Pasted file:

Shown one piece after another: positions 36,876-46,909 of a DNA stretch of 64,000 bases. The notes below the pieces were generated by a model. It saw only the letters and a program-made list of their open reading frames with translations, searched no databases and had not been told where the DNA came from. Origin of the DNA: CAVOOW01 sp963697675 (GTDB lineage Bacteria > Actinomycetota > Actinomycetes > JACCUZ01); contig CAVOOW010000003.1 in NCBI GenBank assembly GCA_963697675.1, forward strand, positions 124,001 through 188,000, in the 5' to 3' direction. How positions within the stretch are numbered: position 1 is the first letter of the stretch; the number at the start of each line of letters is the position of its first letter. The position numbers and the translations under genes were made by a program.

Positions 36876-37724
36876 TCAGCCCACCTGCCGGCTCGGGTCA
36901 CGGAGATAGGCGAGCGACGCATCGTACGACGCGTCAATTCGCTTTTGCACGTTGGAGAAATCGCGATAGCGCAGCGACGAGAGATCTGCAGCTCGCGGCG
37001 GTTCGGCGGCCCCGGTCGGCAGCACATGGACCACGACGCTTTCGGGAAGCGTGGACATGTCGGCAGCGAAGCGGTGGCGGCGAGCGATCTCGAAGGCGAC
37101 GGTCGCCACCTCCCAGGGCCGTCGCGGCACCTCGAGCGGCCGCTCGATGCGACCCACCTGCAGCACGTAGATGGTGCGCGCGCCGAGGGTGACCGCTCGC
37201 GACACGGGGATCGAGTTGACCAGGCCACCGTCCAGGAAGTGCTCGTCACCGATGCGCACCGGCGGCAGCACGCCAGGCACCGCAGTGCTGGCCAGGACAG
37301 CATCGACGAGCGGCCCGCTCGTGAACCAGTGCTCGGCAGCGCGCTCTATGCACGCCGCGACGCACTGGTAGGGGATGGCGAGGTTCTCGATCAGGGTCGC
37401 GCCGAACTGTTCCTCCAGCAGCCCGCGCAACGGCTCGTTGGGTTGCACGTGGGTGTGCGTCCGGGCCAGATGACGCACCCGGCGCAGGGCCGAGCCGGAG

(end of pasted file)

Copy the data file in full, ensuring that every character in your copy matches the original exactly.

Shown one piece after another: positions 36,876-46,909 of a DNA stretch of 64,000 bases. The notes below the pieces were generated by a model. It saw only the letters and a program-made list of their open reading frames with translations, searched no databases and had not been told where the DNA came from. Origin of the DNA: CAVOOW01 sp963697675 (GTDB lineage Bacteria > Actinomycetota > Actinomycetes > JACCUZ01); contig CAVOOW010000003.1 in NCBI GenBank assembly GCA_963697675.1, forward strand, positions 124,001 through 188,000, in the 5' to 3' direction. How positions within the stretch are numbered: position 1 is the first letter of the stretch; the number at the start of each line of letters is the position of its first letter. The position numbers and the translations under genes were made by a program.

Positions 36876-37724
36876 TCAGCCCACCTGCCGGCTCGGGTCA
36901 CGGAGATAGGCGAGCGACGCATCGTACGACGCGTCAATTCGCTTTTGCACGTTGGAGAAATCGCGATAGCGCAGCGACGAGAGATCTGCAGCTCGCGGCG
37001 GTTCGGCGGCCCCGGTCGGCAGCACATGGACCACGACGCTTTCGGGAAGCGTGGACATGTCGGCAGCGAAGCGGTGGCGGCGAGCGATCTCGAAGGCGAC
37101 GGTCGCCACCTCCCAGGGCCGTCGCGGCACCTCGAGCGGCCGCTCGATGCGACCCACCTGCAGCACGTAGATGGTGCGCGCGCCGAGGGTGACCGCTCGC
37201 GACACGGGGATCGAGTTGACCAGGCCACCGTCCAGGAAGTGCTCGTCACCGATGCGCACCGGCGGCAGCACGCCAGGCACCGCAGTGCTGGCCAGGACAG
37301 CATCGACGAGCGGCCCGCTCGTGAACCAGTGCTCGGCAGCGCGCTCTATGCACGCCGCGACGCACTGGTAGGGGATGGCGAGGTTCTCGATCAGGGTCGC
37401 GCCGAACTGTTCCTCCAGCAGCCCGCGCAACGGCTCGTTGGGTTGCACGTGGGTGTGCGTCCGGGCCAGATGACGCACCCGGCGCAGGGCCGAGCCGGAG